Joshua Gert presents an original account of color properties, and of our perception of them. He employs a general philosophical strategy - neo-pragmatism - which challenges an assumption made by virtually all other theories of color. Neo-pragmatism rejects the standard representationalist strategy for solving "placement problems" in philosophy, which relies on the existence of a substantive notion of reference and truth. Instead, it makes use of deflationary accounts
of such semantic notions. Applied to the domain of color, the result is a view according to which colors are primitive properties of objects, irreducible to physical or dispositional properties. In this way they are more like numbers, and less like natural kinds such as water or gold. Objective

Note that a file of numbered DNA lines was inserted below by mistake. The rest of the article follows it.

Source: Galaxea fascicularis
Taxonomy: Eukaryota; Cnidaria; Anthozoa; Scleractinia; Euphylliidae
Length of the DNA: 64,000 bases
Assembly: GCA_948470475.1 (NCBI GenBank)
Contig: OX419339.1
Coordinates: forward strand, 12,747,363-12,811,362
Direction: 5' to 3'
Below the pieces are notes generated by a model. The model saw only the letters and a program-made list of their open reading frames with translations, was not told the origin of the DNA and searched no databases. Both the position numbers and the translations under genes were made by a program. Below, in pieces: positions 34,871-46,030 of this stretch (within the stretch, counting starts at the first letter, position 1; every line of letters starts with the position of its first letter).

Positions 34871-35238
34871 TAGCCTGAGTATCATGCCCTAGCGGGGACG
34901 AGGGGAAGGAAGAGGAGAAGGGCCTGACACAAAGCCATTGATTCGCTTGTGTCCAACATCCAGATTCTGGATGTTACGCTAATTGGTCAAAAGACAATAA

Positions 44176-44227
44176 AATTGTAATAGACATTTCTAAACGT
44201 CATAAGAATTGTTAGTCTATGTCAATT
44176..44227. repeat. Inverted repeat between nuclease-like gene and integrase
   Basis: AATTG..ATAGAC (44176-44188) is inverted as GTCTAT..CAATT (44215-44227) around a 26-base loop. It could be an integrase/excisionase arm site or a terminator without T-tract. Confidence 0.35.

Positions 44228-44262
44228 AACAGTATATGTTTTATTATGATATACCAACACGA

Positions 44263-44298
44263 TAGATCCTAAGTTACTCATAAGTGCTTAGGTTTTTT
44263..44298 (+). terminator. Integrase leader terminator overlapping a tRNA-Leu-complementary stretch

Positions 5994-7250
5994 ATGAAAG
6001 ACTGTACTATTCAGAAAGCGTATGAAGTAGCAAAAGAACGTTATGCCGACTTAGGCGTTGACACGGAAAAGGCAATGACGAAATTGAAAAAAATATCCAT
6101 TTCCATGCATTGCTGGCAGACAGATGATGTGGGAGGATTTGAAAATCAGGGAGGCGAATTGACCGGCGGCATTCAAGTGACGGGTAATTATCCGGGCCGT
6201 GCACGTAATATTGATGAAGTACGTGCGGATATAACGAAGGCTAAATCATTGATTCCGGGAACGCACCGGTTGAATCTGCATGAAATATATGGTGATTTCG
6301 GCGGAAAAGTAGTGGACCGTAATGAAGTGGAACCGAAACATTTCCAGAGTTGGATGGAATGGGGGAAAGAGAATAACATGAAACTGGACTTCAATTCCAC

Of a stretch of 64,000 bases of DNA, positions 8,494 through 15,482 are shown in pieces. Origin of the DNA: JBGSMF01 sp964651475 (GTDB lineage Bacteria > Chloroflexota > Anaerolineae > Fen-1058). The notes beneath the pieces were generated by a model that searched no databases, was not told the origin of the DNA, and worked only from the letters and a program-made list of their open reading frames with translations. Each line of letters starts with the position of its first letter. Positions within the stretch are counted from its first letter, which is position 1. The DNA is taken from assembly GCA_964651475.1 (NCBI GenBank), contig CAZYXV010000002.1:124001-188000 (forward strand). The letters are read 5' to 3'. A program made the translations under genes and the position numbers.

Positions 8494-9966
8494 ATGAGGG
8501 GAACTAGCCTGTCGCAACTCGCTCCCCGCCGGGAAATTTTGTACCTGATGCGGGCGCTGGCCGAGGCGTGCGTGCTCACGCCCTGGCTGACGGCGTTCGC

colors are also - contrary to current dogma - insufficiently determinate in their nature to allow them to be associated with precise points in standard color spaces. A given color can present different veridical appearances in different viewing circumstances, and to different normal viewers. It is these appearances, which are to be understood in an adverbial way, that can be located in standard color spaces. In explaining the distinction between objective color and color appearance, a central
analogy to which Gert appeals is that between the perceptible three-dimensional shape of an object, and the various ways in which that shape appears from various perspectives. Primitive Colors also offers an account of color constancy, a moderated version of representationalism about visual
experience, and a criticism of the thesis of the transparency of experience.
Joshua Gert is the Francis S. Haserot Professor of Philosophy at The College of William and Mary. In addition to his work on color, he is also the author of Brute Rationality: Normativity and Human Action (2004) and Normative Bedrock: Response-Dependence, Rationality and Reasons (2012), both of which develop a particular account of rational action and normative practical reasons.